Section 2 deals with rates of pension reduction. This section requires a reduction be made to the annualised public service pension payable to a pensioner or someone who becomes a pensioner before the relevant date.
Section 3 deals with the calculation of public service pensions not affected. The section provides that the calculation of the public service pension is not affected by the reduction measure, which was applied after the pension is calculated in the normal way.
Sections 4 and 5 are technical provisions. Section 6 gives the Minister power of discretion where inequities arise. Section 7 contains the reduction in the pay of the Taoiseach, the Tánaiste and Ministers. Section 8 deals with preserved pensions. Section 9 restricts the scope of ministerial direction. Sections 10 to 12, inclusive, deal with an annual review of the operation of the measures, powers to make regulation and the removal of doubts. Section 13 deals with changes to the National Minimum Wage Act 2000.
The budget I announced on Tuesday began the process of implementing the national recovery plan with a wide range of taxation and expenditure measures designed to secure the budgetary position and to put the economy on course to recovery. The preamble and recitals to the Bill show the scale of the difficulties Ireland faces. The future of the country is at stake and we must move at once to put in place the necessary policy response. This is why the Government decided to introduce this legislation to the House immediately. We do not have time to delay. The changes to the national minimum wage show that we are determined to support employment creation and to restore competitiveness to our economy.
It is entirely reasonable that some retired public service pensioners make a fair and proportionate contribution to the required adjustments in light of the generally favourable terms of public service pensions and the fact that, up to now, no adjustment of any kind has been made to those pensions. This was not an easy decision. No one changes the retirement provision for thousands of retired pensioners and their survivors and dependants, including Members of this House and former Members of the Oireachtas and their survivors, without the most careful debate and consideration. With the pay reductions in this Bill, the Government has shown yet again it is prepared to shoulder the burden and demonstrate that it will lead by example.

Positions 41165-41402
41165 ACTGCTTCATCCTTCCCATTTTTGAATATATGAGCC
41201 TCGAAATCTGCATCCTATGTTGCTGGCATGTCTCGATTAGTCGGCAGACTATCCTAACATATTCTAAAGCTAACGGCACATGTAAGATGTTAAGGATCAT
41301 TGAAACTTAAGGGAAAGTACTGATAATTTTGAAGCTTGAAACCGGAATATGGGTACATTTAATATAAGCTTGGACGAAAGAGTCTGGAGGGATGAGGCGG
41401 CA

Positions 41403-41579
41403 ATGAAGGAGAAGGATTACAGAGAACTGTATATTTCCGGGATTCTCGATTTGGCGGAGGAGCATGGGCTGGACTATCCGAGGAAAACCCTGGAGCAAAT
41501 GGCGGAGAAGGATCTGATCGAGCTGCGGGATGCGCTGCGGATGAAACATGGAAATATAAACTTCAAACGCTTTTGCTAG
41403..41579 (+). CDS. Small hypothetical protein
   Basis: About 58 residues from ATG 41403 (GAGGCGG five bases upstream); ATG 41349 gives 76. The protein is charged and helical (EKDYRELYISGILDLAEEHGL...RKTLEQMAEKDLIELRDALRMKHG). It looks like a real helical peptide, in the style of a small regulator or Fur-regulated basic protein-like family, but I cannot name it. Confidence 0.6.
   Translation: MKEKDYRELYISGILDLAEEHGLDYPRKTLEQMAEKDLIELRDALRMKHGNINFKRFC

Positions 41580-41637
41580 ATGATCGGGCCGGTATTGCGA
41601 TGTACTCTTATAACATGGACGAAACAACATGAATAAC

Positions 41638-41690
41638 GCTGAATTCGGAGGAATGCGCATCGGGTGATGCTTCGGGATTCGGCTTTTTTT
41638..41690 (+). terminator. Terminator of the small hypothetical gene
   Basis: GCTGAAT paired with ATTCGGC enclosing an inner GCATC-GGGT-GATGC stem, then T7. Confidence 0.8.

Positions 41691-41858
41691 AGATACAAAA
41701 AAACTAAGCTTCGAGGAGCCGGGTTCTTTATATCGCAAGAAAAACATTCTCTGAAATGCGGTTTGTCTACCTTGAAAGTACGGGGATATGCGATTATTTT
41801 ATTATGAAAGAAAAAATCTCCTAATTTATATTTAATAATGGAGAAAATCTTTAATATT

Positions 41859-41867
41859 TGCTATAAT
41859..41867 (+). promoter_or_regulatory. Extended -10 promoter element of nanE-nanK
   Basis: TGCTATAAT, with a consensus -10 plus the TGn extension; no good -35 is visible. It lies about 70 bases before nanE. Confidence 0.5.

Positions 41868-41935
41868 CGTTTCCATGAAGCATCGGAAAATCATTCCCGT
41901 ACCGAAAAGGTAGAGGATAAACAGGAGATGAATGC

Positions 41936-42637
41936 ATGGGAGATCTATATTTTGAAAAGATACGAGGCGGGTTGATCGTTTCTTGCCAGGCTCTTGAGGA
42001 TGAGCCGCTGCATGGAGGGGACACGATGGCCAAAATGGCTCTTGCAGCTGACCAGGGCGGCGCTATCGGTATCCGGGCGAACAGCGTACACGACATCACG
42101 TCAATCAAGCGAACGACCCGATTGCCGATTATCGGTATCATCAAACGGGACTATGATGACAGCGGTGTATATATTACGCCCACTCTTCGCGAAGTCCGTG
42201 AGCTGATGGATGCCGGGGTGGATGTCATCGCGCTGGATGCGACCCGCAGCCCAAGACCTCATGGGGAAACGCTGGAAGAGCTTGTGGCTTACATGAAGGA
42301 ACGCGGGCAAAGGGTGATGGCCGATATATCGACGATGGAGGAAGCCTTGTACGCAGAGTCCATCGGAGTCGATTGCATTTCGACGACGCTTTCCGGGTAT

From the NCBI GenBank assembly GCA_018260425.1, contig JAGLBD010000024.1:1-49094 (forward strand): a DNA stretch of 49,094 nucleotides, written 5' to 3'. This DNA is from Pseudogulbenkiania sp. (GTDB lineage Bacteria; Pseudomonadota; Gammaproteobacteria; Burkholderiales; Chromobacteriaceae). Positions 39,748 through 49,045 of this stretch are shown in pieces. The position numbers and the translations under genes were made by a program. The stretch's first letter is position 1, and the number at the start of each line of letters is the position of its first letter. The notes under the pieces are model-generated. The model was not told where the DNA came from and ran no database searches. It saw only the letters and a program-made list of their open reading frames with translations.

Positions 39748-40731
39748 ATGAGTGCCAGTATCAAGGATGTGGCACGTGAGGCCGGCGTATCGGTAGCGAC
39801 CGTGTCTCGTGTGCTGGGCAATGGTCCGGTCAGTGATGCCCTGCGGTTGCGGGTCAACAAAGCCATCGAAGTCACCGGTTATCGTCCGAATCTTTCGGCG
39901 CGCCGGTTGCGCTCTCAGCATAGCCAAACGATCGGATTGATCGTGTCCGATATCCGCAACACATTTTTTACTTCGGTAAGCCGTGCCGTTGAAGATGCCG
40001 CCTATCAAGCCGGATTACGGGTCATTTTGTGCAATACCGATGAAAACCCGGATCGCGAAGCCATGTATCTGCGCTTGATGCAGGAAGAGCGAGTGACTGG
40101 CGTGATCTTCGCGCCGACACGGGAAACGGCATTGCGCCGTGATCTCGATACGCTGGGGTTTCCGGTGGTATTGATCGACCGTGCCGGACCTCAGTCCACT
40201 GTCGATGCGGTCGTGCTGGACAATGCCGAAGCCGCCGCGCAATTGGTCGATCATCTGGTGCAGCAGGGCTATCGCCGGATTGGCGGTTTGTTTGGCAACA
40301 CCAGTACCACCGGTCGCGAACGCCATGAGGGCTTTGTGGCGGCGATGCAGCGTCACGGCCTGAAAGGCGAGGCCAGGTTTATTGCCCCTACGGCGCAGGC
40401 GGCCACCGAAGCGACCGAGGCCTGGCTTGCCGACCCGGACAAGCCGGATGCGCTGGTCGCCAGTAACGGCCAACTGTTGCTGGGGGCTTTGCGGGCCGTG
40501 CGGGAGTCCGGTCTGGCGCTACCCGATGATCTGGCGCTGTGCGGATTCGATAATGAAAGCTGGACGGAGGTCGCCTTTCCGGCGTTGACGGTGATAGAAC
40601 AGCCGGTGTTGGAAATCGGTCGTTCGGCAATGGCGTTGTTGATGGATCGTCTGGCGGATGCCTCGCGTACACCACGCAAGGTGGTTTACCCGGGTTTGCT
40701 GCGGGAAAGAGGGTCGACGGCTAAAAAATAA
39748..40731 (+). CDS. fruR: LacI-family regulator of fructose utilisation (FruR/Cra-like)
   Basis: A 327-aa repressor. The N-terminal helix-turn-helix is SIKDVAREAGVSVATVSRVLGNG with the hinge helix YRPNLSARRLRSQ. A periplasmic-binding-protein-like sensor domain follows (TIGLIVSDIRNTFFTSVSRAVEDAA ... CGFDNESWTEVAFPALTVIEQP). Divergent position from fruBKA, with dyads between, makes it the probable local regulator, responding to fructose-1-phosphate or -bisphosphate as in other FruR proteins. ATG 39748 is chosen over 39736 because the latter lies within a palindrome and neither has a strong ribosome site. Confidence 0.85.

I referred to the discussion which took place today about banking bonuses. I reiterate that it is intended in the finance legislation to ensure that bonuses will be taxable at 90% in any guaranteed institution.
The Government cannot and will not ask those in public service employment to bear a significant additional burden or to ask the community as a whole to accept tax increases or expenditure reductions while nothing is asked of those pensioners who can afford to do so to make a reasonable contribution.
The measures in the Bill are a central, vital part of the Government's response to the economic crisis and I commend them to the House.